Monday, December 26, 2016

Herald Scholarly Open Access (HSOA)

Herald International Research Journals and Herald Scholarly Open Access are on Beall's list of "potential, possible, or probable predatory scholarly open-access publishers." The publisher's website (12/26/16) is consistent with this assessment. Despite a Virginia address, it has this mission statement:
Herald Scholarly Open Access is a leading, internationally publishing house in the fields of Sciences. Our mission is to provide an access to knowledge globally. We provide high-quality articles to the scientific community and we strive for your research improvement and distinguishment throughout the world.
We all could use some distinguishment, but if that is not enough, HSOA's vision includes "A Platform to highlight quality exploration work to the biggest possible swarm over development points secured under the field of medicine." One of its medical journals had a dog on its board of editors.

Journal of Forensic, Legal and Investigative Sciences

The website of the Journal of Forensic, Legal & Investigative Sciences describes it as "a comprehensive, factual reference for anyone interested in learning about the topics in forensic sciences and legal medicine from a lay perspective."

The long list of editors omits an editor-in-chief but as of January 2016 includes the following prominent names in forensic science: Sue Black, Ranajit Chakraborty, Henry Lee, and Lawrence Kobilinsky. Other faculty of academic institutions in the US listed as members of the editorial board (and given nice certificates attesting to their membership) are Brion Benninger (Western University of Health Sciences), Franklin Dorman (Penn State), Artem Domashevskiy and Gloria Proni (John Jay College of Criminal Justice), Matthew J Delisi (Iowa State), Evgeny Katz (Clarkson University), Brooke Kammrath and Claire Glynn (University of New Haven), Eve Lowenstein (University of SUNY HSC Brooklyn Downstate), Igor Ovchinnikov (University of North Dakota), Sheree Hughes-Stamm (Sam Houston State), Charles Boyd (Radford University), Gisela Bishler (California State), Baneshwar Singh and Marilyn Miller (Virginia Commonwealth University).

  • Hope this mail finds you in good health! ... I would be grateful if you would review a paper entitled “Impact of Background Noise in Mobile Phone Networks on Forensic Voice Comparison” with the manuscript references no HFLIS-15-007 for the Journal of Forensic, Legal & Investigative Sciences. If you wish to review this paper, kindly go through the abstract given below and if you do not want to review this paper, kindly let us know your opinion on the same so that we can send you full length article. [Hmm, looks like a Catch 22. I did not reply, but the paper was published on 2/16/16 as a "case report" by Esam Alzqhoul, Balamurali Nair, and Bernard J Guillemin of the University of Auckland.]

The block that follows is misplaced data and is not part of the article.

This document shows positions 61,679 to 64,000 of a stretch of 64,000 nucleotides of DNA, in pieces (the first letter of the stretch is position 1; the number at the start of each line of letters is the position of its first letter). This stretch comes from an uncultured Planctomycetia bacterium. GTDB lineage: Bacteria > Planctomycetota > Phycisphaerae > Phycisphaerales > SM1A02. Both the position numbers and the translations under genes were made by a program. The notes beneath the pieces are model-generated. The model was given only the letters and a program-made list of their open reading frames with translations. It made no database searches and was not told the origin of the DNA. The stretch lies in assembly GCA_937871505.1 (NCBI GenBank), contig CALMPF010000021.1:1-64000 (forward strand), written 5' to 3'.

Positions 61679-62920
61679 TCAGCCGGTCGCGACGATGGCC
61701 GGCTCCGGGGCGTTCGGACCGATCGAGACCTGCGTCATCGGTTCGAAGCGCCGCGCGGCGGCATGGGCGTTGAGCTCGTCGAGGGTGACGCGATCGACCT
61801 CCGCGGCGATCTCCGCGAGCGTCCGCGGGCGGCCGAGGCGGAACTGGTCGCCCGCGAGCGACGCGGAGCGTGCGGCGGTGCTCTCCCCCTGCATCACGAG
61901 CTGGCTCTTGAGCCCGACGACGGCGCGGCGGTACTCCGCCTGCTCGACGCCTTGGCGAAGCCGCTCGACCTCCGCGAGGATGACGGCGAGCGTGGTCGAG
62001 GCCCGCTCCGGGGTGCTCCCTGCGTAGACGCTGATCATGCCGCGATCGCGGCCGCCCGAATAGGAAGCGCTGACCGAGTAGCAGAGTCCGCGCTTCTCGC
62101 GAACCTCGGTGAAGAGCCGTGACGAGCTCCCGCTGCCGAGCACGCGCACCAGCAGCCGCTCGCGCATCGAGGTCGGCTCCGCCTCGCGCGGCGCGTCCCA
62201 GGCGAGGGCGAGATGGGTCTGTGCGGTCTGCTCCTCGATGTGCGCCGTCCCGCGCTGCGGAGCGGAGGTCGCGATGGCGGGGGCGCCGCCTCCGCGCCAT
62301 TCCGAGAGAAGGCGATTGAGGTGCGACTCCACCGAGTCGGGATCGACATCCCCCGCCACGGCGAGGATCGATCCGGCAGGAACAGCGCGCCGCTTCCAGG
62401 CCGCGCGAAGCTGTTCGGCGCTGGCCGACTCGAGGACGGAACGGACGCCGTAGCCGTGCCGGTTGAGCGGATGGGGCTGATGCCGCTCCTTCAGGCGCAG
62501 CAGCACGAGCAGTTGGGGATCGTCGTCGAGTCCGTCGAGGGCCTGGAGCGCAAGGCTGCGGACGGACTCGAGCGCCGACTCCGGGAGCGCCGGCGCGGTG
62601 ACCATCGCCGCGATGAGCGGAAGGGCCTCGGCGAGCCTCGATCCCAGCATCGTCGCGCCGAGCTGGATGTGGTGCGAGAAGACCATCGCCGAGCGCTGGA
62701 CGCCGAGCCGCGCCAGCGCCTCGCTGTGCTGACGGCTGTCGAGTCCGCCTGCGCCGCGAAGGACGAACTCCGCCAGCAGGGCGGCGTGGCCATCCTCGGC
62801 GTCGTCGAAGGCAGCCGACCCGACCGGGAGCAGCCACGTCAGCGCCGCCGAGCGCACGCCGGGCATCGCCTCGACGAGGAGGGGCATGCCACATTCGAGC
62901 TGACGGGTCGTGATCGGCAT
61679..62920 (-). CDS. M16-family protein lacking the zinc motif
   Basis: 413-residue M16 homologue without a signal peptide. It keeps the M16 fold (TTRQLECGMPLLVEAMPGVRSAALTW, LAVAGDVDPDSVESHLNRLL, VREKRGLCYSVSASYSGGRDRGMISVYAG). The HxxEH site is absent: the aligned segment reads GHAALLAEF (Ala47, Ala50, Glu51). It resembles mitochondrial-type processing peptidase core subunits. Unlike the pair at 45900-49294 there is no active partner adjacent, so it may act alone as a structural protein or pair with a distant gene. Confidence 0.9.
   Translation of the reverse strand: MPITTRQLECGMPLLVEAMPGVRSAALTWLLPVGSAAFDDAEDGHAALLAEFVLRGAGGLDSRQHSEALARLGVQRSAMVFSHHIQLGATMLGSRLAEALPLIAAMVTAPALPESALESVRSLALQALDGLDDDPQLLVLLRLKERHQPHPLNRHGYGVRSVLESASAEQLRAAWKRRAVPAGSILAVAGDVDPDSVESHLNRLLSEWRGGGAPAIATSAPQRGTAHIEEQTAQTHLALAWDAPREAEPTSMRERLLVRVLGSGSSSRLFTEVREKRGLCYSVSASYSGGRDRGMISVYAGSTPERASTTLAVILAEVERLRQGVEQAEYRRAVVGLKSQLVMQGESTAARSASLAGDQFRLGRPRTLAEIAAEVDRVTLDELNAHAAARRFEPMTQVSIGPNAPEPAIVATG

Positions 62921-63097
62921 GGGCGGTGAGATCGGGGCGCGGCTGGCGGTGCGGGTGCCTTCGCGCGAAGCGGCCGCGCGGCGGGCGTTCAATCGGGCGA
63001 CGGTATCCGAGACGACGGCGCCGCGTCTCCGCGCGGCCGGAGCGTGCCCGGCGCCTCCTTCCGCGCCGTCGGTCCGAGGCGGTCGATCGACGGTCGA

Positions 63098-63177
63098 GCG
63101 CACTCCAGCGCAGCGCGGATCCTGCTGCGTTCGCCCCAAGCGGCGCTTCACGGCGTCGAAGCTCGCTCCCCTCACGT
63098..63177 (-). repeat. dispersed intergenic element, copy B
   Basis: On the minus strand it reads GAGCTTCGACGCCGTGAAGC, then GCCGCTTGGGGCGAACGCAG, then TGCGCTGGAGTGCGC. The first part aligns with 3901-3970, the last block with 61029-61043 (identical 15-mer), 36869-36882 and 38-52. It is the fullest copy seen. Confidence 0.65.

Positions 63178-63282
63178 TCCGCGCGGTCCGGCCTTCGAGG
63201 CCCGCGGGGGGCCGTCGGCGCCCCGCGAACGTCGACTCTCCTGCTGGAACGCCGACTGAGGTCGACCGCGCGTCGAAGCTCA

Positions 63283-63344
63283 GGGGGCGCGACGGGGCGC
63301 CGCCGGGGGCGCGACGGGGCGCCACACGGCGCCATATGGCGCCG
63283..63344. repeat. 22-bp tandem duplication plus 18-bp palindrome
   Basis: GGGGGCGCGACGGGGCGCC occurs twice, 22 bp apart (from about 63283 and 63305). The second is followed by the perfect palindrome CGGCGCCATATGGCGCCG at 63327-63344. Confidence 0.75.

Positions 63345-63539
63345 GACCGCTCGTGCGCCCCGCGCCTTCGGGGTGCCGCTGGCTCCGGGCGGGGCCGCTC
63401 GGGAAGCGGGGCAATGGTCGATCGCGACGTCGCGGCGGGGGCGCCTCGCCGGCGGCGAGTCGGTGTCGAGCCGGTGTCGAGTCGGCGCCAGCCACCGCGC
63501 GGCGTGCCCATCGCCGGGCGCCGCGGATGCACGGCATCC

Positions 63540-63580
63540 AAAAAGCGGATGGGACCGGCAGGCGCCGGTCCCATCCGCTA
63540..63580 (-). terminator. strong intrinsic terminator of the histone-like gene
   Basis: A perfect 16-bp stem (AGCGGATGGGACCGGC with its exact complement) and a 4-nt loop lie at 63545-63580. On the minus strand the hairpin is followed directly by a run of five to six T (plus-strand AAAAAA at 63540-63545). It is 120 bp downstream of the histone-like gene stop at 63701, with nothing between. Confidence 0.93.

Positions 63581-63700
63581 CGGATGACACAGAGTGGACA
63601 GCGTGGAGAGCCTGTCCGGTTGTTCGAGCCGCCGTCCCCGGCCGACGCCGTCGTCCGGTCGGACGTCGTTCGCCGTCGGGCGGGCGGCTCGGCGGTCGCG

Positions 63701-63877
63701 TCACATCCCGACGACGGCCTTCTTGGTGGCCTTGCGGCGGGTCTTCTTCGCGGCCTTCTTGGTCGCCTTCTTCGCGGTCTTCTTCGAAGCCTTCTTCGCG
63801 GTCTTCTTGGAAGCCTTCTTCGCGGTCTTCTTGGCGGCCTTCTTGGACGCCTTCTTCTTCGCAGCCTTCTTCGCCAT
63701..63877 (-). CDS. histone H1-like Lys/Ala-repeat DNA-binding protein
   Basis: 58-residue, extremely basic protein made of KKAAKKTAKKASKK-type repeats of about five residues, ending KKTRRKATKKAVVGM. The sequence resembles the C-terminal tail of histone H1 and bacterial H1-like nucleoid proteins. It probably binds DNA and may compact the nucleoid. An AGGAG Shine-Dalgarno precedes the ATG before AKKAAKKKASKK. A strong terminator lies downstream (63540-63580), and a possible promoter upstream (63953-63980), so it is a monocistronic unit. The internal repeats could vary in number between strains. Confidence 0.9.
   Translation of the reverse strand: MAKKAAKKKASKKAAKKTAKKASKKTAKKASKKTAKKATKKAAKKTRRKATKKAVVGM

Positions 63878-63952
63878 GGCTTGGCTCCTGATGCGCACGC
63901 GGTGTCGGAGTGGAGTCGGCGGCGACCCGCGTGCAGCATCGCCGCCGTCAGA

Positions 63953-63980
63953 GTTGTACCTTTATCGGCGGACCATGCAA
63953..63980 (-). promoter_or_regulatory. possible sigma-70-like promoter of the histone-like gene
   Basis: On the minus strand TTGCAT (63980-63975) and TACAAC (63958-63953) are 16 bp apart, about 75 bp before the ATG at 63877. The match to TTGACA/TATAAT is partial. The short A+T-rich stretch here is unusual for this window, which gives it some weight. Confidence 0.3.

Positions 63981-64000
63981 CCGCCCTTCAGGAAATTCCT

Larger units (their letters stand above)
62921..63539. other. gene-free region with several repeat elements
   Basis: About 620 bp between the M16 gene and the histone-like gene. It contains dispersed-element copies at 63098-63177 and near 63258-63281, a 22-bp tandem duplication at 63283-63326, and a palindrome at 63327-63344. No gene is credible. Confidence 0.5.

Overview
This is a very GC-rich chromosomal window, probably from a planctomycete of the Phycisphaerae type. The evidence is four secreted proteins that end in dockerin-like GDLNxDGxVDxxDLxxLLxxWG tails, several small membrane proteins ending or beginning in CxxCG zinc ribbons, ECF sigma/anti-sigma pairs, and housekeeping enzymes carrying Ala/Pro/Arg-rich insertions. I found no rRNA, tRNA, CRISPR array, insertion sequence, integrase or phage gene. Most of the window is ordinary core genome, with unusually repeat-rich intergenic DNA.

• 2/19/16: Dear Dr. David H. Kaye, Greetings from the Journal of Forensic, Legal & Investigative Sciences! With reference to our previous mail, I am writing to follow up on the manuscript submission for our upcoming issue. Regards, Paul Schiller, Herald Scholarly Open Access, Herndon, Virginia USA

1 comment:

  1. Warm greetings from the Journal of Alternative, Complementary & Integrative Medicine!

    We would like to take an opportunity and introduce the Journal of Alternative, Complementary & Integrative Medicine as one of the journals of Herald Scholarly Open Access. We are in the process of releasing an upcoming issue.

    We would like to invite you to peer review a manuscript for the Journal of Alternative, Complementary & Integrative Medicine. The manuscript entitled “Benefits of Dream Work for the Dying” with the reference number HACIM-17-019 abstract is given below; please let us know your opinion to review it. If you accept to review the manuscript, then we will send you the full length article.


    This paper provides an examination of the effects of dream work on patients facing end of life. The literature reviewed is an exploration of the value of interaction with dreams though guided dream work techniques as well as using surveys and interviews. Quality of life, comfort, and psychological well-being associated with dream work will also be explored. Additionally, the author will review the research on how dreams and dream content help to mediate the existential crisis faced by those at end of life. The author's goal is to provide evidence to support the integration of dream work into the existing complementary and integrative practices for palliative care and to highlight the need for further research.

    Please feel free to contact us for any queries.

    Anticipating your reply

    With Best Regards
    Emma Lynch
    Herald Scholarly Open Access
    2561 Cornelia Rd
    #205, Herndon, VA 20171
    Tel: +1-646-661-6626